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From Bertrand's postulate we know that when $n\ge2$ there is always a prime between $n$ and $2n$. From the answer here, we know that for $n\ge31$ there is always a prime between $n$ and $\frac65n$. Let $r>1$. I fully expect the following conjecture to be unproven:

There is always an $n_0$ such that when $n \ge n_0$ there is always a prime between $n$ and $rn$.

What is the smallest known $r$ for which this is known to be true?

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  • $\begingroup$ Why did you expect the conjecture to be unproven? $\endgroup$ – Erick Wong Feb 23 '17 at 9:37
  • $\begingroup$ @ErickWong Because the $\dfrac 65n$ claim was only proven in the 1950's, so I guess I wasn't so optimistic about the general case having been proven in the past 60 years $\endgroup$ – Ovi Feb 23 '17 at 16:35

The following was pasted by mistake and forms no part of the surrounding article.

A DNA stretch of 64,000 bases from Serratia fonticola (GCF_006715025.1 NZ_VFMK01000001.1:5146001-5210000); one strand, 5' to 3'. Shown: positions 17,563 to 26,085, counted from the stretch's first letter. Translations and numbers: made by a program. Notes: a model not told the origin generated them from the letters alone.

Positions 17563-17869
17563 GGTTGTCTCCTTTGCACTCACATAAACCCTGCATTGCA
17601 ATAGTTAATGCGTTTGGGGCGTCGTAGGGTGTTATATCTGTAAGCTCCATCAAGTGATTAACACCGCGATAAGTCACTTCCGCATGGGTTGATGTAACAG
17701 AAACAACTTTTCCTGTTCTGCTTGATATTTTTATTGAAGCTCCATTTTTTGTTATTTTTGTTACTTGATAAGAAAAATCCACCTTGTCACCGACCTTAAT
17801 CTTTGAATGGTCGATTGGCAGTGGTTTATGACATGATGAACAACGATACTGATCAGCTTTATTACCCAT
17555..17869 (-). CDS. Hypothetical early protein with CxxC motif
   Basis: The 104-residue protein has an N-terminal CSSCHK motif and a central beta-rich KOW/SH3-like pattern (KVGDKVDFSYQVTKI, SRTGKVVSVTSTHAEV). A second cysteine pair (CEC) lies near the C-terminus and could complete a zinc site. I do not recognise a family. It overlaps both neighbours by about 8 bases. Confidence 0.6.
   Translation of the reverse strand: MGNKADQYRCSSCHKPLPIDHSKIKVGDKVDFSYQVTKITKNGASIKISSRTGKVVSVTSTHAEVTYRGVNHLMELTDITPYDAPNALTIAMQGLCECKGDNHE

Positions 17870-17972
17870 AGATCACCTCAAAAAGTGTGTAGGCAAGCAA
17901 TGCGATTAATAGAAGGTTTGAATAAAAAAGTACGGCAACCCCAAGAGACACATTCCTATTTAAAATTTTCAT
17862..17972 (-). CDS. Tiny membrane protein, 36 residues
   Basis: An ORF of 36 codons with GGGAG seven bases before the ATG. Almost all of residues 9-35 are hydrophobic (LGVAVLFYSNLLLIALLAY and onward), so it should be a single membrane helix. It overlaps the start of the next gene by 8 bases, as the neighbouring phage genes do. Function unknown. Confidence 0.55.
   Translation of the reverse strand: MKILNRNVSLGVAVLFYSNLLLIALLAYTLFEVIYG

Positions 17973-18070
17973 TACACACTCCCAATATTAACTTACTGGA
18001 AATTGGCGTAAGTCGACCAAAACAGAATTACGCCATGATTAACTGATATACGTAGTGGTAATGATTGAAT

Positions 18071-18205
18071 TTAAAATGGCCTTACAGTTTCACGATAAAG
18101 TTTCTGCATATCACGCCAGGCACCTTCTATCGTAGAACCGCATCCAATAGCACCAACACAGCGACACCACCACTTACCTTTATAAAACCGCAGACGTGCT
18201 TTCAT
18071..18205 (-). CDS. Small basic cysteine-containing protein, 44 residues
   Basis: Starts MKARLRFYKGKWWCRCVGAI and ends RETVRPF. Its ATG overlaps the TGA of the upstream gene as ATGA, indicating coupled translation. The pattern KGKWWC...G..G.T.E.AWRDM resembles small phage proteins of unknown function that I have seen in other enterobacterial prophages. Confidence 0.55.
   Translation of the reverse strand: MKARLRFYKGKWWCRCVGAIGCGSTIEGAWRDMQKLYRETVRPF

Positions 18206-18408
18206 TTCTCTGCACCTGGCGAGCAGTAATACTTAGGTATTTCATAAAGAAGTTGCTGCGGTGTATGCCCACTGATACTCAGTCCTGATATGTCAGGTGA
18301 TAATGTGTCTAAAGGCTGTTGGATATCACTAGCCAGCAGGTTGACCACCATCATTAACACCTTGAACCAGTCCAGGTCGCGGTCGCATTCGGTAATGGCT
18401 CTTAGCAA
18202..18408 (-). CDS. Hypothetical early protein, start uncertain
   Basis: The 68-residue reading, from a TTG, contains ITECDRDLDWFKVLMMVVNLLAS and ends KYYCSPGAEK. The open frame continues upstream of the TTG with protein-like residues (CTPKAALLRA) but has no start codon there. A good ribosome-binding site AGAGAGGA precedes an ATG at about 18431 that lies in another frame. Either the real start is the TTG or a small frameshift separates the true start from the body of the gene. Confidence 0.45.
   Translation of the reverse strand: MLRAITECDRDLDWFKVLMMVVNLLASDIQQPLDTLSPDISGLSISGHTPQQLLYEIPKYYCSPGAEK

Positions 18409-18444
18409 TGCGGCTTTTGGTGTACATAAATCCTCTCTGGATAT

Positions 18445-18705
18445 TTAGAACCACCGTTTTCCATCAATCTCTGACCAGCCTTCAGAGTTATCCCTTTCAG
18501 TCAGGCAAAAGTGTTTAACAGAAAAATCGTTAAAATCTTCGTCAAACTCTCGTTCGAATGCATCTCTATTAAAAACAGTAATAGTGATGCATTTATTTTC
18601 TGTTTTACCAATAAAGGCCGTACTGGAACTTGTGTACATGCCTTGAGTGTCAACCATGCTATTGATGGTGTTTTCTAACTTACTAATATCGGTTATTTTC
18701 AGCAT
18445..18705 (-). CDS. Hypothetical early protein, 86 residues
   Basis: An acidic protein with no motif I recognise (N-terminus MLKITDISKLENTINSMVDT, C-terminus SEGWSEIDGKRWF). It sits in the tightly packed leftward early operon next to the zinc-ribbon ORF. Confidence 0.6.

• $\begingroup$ Ah I see. So the general case was known in 1896, but the best upper bounds we have for $n_0$ as a function of $r$ are probably much weaker than the truth. There are a few plausible reasons why the first publication of $6/5$ might be so late: 1) the result isn't of intrinsic interest unless proven by elementary methods similar to Ramanujan's proof of Bertrand's postulate, 2) the explicit value of $n_0$ was arduous to verify before early computers allowed computation of Riemann zeros. $\endgroup$ – Erick Wong Feb 23 '17 at 19:10
  • $\begingroup$ @Ovi : ​ In fact, see this question I asked. ​ ​ ​ ​ $\endgroup$ – user57159 May 12 '17 at 8:55
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It is known to be true for all $r > 1$, see Wikipedia, in particular this means there is no such smallest $r$.

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  • $\begingroup$ In particular, there is no "smallest $r$", since the set of $r$ for which the claim holds does not contain its infimum. $\endgroup$ – Erick Wong Feb 23 '17 at 9:36
  • $\begingroup$ @ErickWong: good point, thanks, I've added it. $\endgroup$ – Cryvate Feb 23 '17 at 9:40

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